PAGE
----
In another preferred embodiment, the catalyst comprises silver, gold, and a titanium-containing support. This catalyst embodiment is also essentially free of the Group 8 metals, as defined hereinbefore.

In yet another preferred embodiment, the catalyst comprises silver and at least one promoter element on a titanium-containing support. The promoter is selected from Group 1, Group 2, zinc, cadmium, the rare earth lanthanides, and the actinides of the Periodic Table of the Elements, as referenced in the CRC Handbook of Chemistry and Physics, 75th edition, CRC Press, 1994-1995. Combinations of the aforementioned promoters can also be employed. In a more preferred embodiment, the support excludes a Group 2 metal titanate. In still another preferred embodiment, the catalyst comprises silver, gold, and at least one promoter selected from Group 1, Group 2, zinc, cadmium, the rare earth lanthanides, and the actinide elements, on a titanium-containing support.

Any olefin containing three or more carbon atoms can be employed in the process of this invention. Monoolefins are preferred, but compounds containing two or more carbon—carbon double bonds, such as dienes, can also be used. The olefin can be a simple hydrocarbon containing only carbon and hydrogen atoms; or alternatively, the olefin can be substituted at any of the carbon atoms with an inert substituent. The term “inert”, as used herein, requires the substituent to be substantially non-reactive in the process of this invention. Suitable inert substituents include, but are not limited to, halides, ether, ester, alcohol, and aromatic moieties, preferably chloro, C1-12 ether, ester, and alcohol moieties and C6-12 aromatic moieties. Non-limiting examples of olefins which are suitable for the process of this invention include propylene, 1-butene, 2-butene, 2-methylpropene, 1-pentene, 2-pentene, 2-methyl-1-butene, 2-methyl-2-butene, 1-hexene, 2-hexene, 3-hexene, and analogously, the various isomers of methylpentene, ethylbutene, heptene, methylhexene, ethylpentene, propylbutene, the octenes, including preferably 1-octene, and other higher analogues of these; as well as butadiene, cyclopentadiene, dicyclopentadiene, styrene, α-methylstyrene, divinylbenzene, allyl chloride, allyl alcohol, allyl ether, allyl ethyl ether, allyl butyrate, allyl acetate, allyl benzene, allyl phenyl ether, allyl propyl ether, and allyl anisole. Preferably, the olefin is an unsubstituted or substituted C3-12 olefin, more preferably, an unsubstituted or substituted C3-8 olefin. Most preferably, the olefin is propylene. Many of the aforementioned olefins are available commercially; others can be prepared by chemical processes known to those skilled in the art.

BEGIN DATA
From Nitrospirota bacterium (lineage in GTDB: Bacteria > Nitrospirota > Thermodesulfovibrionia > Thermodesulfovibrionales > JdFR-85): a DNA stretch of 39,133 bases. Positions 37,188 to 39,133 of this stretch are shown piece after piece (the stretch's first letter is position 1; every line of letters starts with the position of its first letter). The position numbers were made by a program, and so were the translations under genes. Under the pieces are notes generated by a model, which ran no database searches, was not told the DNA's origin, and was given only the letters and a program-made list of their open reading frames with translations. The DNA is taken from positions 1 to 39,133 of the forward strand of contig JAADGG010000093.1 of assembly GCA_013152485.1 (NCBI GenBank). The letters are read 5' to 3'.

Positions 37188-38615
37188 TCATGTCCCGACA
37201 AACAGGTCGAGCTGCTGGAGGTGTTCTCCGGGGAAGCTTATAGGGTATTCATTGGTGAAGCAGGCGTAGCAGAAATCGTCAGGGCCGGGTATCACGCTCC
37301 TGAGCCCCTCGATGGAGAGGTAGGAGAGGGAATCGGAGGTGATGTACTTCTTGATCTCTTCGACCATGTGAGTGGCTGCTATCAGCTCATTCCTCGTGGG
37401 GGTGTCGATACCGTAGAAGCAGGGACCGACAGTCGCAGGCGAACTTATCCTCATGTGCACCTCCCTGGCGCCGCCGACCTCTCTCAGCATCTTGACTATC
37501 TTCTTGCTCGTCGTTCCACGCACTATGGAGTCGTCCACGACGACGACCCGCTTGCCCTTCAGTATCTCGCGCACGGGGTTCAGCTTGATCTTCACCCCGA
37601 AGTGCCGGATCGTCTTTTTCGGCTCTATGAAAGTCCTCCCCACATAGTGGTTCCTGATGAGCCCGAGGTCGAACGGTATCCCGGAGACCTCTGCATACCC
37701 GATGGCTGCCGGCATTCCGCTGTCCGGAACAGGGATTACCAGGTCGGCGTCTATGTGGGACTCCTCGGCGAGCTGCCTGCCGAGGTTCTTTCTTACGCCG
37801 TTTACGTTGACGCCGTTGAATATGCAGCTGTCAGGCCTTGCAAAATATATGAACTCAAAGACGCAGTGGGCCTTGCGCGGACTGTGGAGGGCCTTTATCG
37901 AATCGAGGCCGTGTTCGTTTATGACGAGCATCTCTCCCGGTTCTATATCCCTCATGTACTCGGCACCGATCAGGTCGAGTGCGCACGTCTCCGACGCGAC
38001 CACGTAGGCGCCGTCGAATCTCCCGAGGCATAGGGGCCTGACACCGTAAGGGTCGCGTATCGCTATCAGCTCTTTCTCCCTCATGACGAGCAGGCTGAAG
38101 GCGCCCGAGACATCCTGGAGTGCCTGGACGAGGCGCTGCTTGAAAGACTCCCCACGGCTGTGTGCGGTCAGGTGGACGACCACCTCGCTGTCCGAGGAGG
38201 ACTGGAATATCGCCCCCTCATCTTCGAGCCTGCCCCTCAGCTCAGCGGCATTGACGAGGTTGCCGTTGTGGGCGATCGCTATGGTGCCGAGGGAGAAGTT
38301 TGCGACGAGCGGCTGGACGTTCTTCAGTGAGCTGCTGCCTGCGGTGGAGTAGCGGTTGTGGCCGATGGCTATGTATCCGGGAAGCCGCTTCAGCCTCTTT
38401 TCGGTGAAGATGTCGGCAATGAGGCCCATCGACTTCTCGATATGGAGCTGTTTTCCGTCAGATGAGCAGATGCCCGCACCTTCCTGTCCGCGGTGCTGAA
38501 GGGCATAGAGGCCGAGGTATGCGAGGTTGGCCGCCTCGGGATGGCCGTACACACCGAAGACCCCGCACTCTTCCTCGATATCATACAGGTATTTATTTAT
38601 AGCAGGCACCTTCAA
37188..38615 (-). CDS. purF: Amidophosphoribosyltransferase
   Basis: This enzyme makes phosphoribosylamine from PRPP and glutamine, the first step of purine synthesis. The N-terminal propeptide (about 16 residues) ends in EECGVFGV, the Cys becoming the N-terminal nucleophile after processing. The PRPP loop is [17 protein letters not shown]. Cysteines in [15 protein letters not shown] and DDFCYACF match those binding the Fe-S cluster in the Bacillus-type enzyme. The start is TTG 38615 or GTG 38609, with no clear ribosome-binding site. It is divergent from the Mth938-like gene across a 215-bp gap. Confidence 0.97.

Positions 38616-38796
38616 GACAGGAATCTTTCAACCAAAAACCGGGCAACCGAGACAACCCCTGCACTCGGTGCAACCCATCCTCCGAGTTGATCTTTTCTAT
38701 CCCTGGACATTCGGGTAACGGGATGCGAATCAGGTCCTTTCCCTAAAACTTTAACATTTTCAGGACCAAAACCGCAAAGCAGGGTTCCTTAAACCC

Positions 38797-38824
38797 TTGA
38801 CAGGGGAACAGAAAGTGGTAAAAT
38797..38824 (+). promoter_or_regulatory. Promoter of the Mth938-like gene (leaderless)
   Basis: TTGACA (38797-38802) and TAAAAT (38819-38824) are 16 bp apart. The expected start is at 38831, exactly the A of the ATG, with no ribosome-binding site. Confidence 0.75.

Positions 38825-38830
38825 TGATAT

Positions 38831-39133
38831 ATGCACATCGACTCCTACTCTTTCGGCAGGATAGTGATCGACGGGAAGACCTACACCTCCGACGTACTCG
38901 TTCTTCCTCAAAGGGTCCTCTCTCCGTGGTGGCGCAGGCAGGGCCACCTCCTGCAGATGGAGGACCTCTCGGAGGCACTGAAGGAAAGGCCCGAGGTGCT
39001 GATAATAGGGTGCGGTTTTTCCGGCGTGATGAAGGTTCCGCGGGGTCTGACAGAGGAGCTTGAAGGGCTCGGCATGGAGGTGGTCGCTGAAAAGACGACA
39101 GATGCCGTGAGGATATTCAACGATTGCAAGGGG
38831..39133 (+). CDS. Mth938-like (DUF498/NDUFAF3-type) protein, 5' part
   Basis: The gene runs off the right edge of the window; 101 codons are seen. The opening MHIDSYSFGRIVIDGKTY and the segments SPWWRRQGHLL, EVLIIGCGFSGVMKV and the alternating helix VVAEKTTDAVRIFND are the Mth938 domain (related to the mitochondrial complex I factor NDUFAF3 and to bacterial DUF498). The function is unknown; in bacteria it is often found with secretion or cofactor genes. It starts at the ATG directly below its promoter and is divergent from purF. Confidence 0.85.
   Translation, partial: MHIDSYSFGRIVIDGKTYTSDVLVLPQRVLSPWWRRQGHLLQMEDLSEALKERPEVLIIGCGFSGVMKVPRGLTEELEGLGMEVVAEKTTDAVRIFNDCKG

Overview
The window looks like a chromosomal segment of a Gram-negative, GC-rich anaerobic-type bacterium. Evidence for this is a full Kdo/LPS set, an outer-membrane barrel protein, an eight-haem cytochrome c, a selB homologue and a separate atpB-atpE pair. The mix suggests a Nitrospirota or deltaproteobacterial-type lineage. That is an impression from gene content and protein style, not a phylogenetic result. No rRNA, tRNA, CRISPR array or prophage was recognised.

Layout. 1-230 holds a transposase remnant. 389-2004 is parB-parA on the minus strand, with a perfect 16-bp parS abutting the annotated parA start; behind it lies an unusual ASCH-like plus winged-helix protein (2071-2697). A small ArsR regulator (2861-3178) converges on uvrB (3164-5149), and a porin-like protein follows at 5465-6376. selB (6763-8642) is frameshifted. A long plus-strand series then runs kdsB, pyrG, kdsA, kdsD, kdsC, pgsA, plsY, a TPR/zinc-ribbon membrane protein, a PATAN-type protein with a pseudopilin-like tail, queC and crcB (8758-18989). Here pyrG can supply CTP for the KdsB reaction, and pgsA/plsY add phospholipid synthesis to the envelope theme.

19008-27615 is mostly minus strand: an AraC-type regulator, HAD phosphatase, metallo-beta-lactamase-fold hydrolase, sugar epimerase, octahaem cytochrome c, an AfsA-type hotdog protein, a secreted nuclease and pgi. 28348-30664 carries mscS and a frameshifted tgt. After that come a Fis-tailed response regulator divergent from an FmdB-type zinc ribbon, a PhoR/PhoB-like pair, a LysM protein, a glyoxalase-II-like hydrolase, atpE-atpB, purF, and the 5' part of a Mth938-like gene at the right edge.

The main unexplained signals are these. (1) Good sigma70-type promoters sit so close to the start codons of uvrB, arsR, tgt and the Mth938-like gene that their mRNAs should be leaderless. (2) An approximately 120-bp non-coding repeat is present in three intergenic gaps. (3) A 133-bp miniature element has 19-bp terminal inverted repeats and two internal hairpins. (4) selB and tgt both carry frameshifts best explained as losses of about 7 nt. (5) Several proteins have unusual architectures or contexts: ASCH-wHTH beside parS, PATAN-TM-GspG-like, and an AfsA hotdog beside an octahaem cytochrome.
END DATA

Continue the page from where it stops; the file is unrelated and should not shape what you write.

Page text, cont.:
The quantity of olefin employed in the process can vary over a wide range provided that the corresponding olefin oxide is produced. Generally, the quantity of olefin depends upon the specific process features, including for example, the design of the reactor, the specific olefin, and economic and safety considerations. Those skilled in the art will know how to determine a suitable range of olefin concentrations for the specific process features. Typically, on a molar basis an excess of olefin is used relative to the oxygen, because this condition enhances the productivity to olefin oxide. In light of the disclosure herein, the quantity of olefin is typically greater than about 1, preferably, greater than about 10, and more preferably, greater than about 20 mole percent, based on the total moles of olefin, oxygen, hydrogen, and optional diluent. Typically, the quantity of olefin is less than about 99, preferably, less than about 85, and more preferably, less than about 70 mole percent, based on the total moles of olefin, oxygen, hydrogen, and optional diluent.

Oxygen is also required for the process of this invention. Any source of oxygen is acceptable, including air and essentially pure molecular oxygen. Other sources of oxygen may be suitable, including ozone and nitrogen oxides, such as nitrous oxide. Molecular oxygen is preferred. The quantity of oxygen employed can vary over a wide range provided that the quantity is sufficient for producing the desired olefin oxide. Ordinarily, the number of moles of oxygen per mole of olefin is less than 1. Under these conditions the selectivity to olefin oxide is enhanced while the selectivity to combustion products, such as carbon dioxide, is minimized. Preferably, the quantity of oxygen is greater than about 0.01, more preferably, greater than about 1, and most preferably greater than about 5 mole percent, based on the total moles of olefin, hydrogen, oxygen, and optional diluent. Preferably, the quantity of oxygen is less than about 30, more preferably, less than about 25, and most preferably less than about 20 mole percent, based on the total moles of olefin, hydrogen, oxygen, and optional diluent. Above about 20 mole percent, the concentration of oxygen may fall within the flammable range for olefin-hydrogen-oxygen mixtures.

Hydrogen is also required for the process of this invention. In the absence of hydrogen, the activity of the catalyst is significantly decreased. Any source of hydrogen can be used in the process of this invention including for example, molecular hydrogen obtained from the dehydrogenation of alkanes and alcohols. In an alternative embodiment, the hydrogen may be generated in situ in the olefin oxidation process, for example, by dehydrogenating alkanes, such as propane or isobutane, or alcohols, such as isobutanol. Alternatively, hydrogen can be used to generate a catalyst-hydride complex or a catalyst-hydrogen complex which can supply the necessary hydrogen to the process.